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Does the Royal Family Pay Taxes?

The Royal Family Doesn't Have to Pay Taxes — Why They Do It Anyway

LONDON, UNITED KINGDOM - JULY 10: (EMBARGOED FOR PUBLICATION IN UK NEWSPAPERS UNTIL 24 HOURS AFTER CREATE DATE AND TIME) Queen Elizabeth II, Meghan, Duchess of Sussex, Prince Harry, Duke of Sussex, Prince William, Duke of Cambridge and Catherine, Duchess of Cambridge watch a flypast to mark the centenary of the Royal Air Force from the balcony of Buckingham Palace on July 10, 2018 in London, England. The 100th birthday of the RAF, which was founded on on 1 April 1918, was marked with a centenary parade with the presentation of a new Queen's Colour and flypast of 100 aircraft over Buckingham Palace. (Photo by Max Mumby/Indigo/Getty Images)

When we think about the British royal family, we think about complicated family trees, old castles, charity work, and glamorous ceremonies. The last thing that seems "royal" is mundane things like taxes. And yet, members of the royal family have to deal with their finances just like the rest of us. The royals live by an elaborate set of protocols that cover everything from social media to selfies to fashion, but what about more formal rules? Seriously, how does one tax royalty?

The answer is a bit complicated. Officially, the Crown is legally exempt from taxes; the Queen does not pay income taxes, and certain portions of the Prince of Wales's income (the part from the Duchy of Cornwall) is also exempt, which has led to some controversy in the past over how much the Crown costs versus how much the royals profit the country. However, the Queen has arrangements by which she voluntarily pays income tax on her private income and the income from the Privy Purse that is not set aside for official or state purposes. Similarly, Prince Charles voluntarily pays taxes even on the part of his income that is exempt officially. For the rest of the royal family's income, whether from "real" jobs or other investments (such as the investment profits that Princes William and Harry earn from Princess Diana's estate), normal tax laws apply.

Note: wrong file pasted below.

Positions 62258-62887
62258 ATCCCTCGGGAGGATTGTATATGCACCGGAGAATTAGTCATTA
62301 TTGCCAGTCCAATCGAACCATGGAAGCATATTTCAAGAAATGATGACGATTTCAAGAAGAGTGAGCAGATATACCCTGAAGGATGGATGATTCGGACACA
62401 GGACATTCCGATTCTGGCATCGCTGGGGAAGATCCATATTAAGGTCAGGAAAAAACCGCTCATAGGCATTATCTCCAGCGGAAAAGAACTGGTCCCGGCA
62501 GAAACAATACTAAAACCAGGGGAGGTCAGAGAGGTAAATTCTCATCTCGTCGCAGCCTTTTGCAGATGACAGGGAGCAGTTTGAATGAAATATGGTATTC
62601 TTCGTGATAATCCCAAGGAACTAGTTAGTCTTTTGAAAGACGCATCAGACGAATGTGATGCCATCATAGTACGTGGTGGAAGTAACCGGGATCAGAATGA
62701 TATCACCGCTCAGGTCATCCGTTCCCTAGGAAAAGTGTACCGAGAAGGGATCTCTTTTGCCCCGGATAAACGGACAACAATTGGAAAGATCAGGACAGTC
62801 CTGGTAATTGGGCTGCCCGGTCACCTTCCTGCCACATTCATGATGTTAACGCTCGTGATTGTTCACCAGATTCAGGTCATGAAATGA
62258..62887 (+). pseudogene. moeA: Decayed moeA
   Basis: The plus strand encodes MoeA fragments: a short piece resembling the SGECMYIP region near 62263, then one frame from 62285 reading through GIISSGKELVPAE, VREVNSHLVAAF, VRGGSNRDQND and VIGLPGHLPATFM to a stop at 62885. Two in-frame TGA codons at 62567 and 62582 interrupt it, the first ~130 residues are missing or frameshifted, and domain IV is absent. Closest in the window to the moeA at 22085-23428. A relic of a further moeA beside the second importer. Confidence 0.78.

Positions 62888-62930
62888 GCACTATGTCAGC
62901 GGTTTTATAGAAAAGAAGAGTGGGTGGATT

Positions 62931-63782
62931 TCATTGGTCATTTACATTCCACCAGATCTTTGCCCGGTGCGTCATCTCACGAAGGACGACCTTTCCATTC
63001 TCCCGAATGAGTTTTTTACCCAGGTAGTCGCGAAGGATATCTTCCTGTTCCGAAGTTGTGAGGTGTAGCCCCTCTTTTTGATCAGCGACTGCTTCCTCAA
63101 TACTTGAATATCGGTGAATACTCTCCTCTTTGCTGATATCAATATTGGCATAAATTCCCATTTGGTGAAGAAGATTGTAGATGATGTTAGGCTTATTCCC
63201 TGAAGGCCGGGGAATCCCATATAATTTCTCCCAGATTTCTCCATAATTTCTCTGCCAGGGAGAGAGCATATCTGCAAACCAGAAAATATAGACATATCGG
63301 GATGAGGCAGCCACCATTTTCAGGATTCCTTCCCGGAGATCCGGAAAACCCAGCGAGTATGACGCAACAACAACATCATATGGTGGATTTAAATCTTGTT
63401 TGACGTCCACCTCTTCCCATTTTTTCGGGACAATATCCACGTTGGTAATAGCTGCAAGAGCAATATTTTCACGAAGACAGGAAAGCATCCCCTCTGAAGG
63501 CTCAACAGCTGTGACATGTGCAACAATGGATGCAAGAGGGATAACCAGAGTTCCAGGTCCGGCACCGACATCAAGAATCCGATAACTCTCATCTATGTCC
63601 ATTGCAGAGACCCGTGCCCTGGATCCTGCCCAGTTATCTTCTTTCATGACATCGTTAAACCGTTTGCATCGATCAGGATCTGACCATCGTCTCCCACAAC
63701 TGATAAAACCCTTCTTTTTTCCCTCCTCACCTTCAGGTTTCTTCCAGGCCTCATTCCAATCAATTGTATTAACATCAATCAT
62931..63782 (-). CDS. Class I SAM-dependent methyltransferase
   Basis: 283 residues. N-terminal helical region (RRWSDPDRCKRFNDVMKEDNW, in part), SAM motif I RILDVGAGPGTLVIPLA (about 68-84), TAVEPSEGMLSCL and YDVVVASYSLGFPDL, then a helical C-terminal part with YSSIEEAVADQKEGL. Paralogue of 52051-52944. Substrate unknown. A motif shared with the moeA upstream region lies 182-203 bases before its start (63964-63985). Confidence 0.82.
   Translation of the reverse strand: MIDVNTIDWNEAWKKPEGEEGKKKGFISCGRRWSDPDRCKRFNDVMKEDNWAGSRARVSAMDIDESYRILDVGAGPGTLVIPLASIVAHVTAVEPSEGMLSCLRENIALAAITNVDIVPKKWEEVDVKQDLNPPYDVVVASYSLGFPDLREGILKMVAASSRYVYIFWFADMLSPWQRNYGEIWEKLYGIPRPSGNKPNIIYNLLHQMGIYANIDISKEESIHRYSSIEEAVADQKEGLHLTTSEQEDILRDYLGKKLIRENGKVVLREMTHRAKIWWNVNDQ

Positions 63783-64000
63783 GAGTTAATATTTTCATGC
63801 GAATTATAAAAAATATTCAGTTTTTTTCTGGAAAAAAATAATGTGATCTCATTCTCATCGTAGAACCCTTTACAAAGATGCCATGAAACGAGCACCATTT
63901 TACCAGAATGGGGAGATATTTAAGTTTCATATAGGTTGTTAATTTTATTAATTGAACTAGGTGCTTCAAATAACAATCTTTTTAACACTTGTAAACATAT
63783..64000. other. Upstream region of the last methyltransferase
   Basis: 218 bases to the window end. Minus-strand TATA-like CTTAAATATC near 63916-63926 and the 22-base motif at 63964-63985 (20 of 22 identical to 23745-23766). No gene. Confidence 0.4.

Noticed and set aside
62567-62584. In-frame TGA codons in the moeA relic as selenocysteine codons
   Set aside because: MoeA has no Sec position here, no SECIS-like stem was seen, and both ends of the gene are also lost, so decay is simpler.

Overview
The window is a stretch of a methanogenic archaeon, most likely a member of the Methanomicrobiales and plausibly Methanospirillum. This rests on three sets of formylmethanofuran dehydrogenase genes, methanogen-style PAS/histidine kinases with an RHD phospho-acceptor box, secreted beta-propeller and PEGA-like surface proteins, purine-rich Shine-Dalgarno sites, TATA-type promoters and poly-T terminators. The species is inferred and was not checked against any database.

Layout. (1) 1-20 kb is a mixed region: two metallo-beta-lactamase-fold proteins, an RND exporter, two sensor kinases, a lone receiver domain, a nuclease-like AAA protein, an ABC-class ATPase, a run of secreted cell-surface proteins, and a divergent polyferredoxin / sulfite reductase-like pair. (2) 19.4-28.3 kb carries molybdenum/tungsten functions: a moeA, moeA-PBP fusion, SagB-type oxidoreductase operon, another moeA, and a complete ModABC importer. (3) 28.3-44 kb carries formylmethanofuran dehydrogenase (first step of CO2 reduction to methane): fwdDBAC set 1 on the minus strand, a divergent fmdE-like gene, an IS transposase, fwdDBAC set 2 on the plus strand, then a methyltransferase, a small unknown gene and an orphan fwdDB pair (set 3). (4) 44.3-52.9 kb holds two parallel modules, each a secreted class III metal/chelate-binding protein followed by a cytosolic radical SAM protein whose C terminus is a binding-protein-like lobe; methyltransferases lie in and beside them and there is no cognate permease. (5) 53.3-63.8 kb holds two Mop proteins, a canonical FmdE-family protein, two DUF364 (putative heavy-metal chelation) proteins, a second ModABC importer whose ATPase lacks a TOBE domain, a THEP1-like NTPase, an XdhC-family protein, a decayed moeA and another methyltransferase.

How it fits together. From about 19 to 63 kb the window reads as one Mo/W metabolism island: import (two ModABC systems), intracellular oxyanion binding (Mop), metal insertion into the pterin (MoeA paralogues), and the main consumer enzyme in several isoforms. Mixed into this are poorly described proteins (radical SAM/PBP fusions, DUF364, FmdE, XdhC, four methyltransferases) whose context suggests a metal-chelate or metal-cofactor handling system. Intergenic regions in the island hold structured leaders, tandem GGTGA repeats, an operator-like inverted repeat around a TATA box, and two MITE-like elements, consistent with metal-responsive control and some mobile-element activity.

Although the royal family has been very welcoming to its newest member, Meghan, Duchess of Sussex, it turns out she might be causing some tax headaches for them. According to Business Insider, Meghan's US citizen status means that the duchess still has to file taxes with the IRS. No matter where a US citizen resides, they must pay income taxes to the US government — even if they're royalty! The complicating factor comes in the requirement to file a form detailing "foreign assets," which could potentially include any allowance or share of income from royal sources, depending on the amount. This could potentially open up the typically private finances of the royal family to outside analysis.

The royal family can seem so remote from the rest of us sometimes, so it's nice in a way to know that they have some of the same frustrations we do. And nothing is more frustrating than figuring out taxes!

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